Attempts by the Ghana Community Network Services Limited (GCNET) to have the sole right as the operator of trade documents and Customs clearance system for Ghana?s trade through the ports, have been shot down as government responds to GCNet?s protest that it is not being regarded as the ?Single Window? for trade.
The government has described GCNET?s expectation as ?absurd?. Apparently, the agency which felt threatened by the entrance of other destination inspection companies into the country?s trade window, wrote a letter dated June 11, 2015 with reference number NKO/rk-b/2052015 to the Minister of trade and Industry, Dr. Ekow Spio-Garbrah.
GCNET stated in the letter that government was breaching its agreement with it for operating the ?Single Window? and subtly threatened a potential judgment debt.
However, the government has responded through the Attorney General?s Department, in a letter signed by the Deputy Attorney General, Dr. Dominic Ayine. ?From Public policy point of view, Government has never expressed an intention to grant GCNet exclusive rights to take over all activities being undertaken by service providers within the international trade sector, such as the Destination Inspection Companies,? Dr. Ayine explained.
GCNet was incorporated in November 2000 as a private-public sector partnership (PPP) after it was granted the mandate to operate an electronic system for processing trade and customs documents in Ghana.
Government had signed the agreement mandating GCNET?s operations? in October 2000. It subsequently signed supplementary agreement in August 2013 with GCNET to reinforce certain provisions of the earlier agreement. But in none of these agreements did government state that GCNET was to be the single window for trade transactions in the country said the Deputy Attorney General.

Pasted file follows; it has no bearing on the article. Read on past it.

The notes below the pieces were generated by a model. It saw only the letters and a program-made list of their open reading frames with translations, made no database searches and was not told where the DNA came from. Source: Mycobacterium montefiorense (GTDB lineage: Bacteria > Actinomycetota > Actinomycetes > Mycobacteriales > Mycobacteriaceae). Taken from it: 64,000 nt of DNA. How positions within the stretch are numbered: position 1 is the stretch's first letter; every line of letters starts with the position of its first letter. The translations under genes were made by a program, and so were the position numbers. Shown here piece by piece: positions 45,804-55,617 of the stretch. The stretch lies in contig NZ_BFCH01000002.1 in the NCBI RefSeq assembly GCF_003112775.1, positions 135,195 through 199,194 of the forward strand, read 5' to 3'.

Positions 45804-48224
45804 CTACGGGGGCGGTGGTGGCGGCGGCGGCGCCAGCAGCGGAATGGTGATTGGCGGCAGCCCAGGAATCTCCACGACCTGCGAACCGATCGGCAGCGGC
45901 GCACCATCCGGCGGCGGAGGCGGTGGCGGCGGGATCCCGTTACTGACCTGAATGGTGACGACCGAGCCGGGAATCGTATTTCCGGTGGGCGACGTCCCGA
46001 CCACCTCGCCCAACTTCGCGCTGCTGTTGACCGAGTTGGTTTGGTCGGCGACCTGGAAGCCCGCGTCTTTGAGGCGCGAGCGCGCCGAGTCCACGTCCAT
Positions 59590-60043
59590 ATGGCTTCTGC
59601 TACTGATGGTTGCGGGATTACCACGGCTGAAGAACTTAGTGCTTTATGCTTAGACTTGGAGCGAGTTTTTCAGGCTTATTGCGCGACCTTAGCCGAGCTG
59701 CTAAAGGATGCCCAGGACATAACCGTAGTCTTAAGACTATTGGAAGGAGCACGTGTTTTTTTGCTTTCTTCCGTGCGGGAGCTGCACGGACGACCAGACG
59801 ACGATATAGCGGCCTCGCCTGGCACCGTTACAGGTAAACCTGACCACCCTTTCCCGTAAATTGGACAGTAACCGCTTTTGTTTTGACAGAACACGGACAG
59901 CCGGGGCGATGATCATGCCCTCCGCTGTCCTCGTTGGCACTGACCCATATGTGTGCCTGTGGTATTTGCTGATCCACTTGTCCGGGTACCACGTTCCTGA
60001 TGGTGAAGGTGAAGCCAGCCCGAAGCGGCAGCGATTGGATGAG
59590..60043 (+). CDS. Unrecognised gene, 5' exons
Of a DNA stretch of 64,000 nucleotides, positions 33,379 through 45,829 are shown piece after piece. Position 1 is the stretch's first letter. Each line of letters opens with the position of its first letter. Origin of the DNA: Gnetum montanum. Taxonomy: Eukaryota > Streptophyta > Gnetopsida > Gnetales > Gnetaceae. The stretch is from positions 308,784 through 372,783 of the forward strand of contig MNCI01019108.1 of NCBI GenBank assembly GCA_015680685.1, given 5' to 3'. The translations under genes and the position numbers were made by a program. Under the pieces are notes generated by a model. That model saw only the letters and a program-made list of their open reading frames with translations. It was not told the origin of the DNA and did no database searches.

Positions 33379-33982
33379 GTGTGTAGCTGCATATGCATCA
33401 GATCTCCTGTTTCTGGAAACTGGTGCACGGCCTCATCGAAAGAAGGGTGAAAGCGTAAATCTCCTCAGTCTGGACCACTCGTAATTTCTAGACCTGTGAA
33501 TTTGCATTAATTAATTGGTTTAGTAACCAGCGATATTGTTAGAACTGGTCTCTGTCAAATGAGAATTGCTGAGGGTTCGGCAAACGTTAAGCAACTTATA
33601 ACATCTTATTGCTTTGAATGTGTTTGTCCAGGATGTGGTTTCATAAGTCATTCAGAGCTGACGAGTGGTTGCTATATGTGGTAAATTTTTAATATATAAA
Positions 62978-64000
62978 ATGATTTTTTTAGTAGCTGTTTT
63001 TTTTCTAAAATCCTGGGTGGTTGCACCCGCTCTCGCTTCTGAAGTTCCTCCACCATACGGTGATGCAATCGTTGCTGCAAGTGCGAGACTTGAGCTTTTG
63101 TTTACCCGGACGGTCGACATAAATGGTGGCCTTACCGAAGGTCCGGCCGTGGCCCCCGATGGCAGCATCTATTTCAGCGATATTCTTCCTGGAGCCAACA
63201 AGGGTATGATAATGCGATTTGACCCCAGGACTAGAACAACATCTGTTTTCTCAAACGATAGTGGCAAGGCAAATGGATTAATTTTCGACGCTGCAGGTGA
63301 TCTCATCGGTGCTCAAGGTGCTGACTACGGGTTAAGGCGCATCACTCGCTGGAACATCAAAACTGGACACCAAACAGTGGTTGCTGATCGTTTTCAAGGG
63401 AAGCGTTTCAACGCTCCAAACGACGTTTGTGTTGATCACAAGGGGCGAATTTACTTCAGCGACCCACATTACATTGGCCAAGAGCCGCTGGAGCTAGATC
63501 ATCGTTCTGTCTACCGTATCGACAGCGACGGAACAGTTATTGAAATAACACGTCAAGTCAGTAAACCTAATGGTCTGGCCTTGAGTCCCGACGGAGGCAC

?We wish to state that we have carefully reviewed both Agreements and have come to the conclusion that there is no possibility of a breach of the said Agreements,? a response from Dr. Ayine dated June 29, 2015 read.
??the position taken by GCNet is commercially absurd in the sense that, taken to ist logical conclusion, its effect is hat Government has granted GCNet an unfettered contractual discretion to do whatever it takes to implement an undefined contractual undertaking.?
According to the government communication through the AG?s office, it could not have been the intention of Government to give GCNet exclusive rights to undertake the implementation of an open-ended Single Window concept ?that may comprehend the activities?? and contractual obligations of these other operators such as customs valuation, classification and transport and logistics. In consequence, the position of GCNet in relation to the exclusive right to provide such services as part of its Single Window obligation is legally untenable.?
Recently, the operations of Destination inspection companies have come under sharp focus in Ghana, given the recent controversial saga of Bankwitch Limited?s multi-million dollar judgment debt after its contract was abrogated for not doing the work spelt out in its contract.
Government is now locked in a GHC 197 million judgment debt owed to Bankswitch Ghana Limited, having started when the erstwhile New Patriotic Party (NPP) led by ex-President John Agyekum Kufour awarded a mouth-watering destination inspection contract to Bankwitch, a company having alleged strong links to the NPP.
The contract was entered into in 2007 for Bankswitch to implement the Ghana Customs Management System, a service basically involving the provision of the same services being rendered at that time by existing DICs.
The terms of the required the system being piloted by 2008, however, the? NPP government reportedly? failed to ensure that Bankswitch met this deadline, and by 2009 it had still not switched on the system, resulting in late President Evans Atta Mills ordering the abrogation of Bankswitch.
Source: The Republic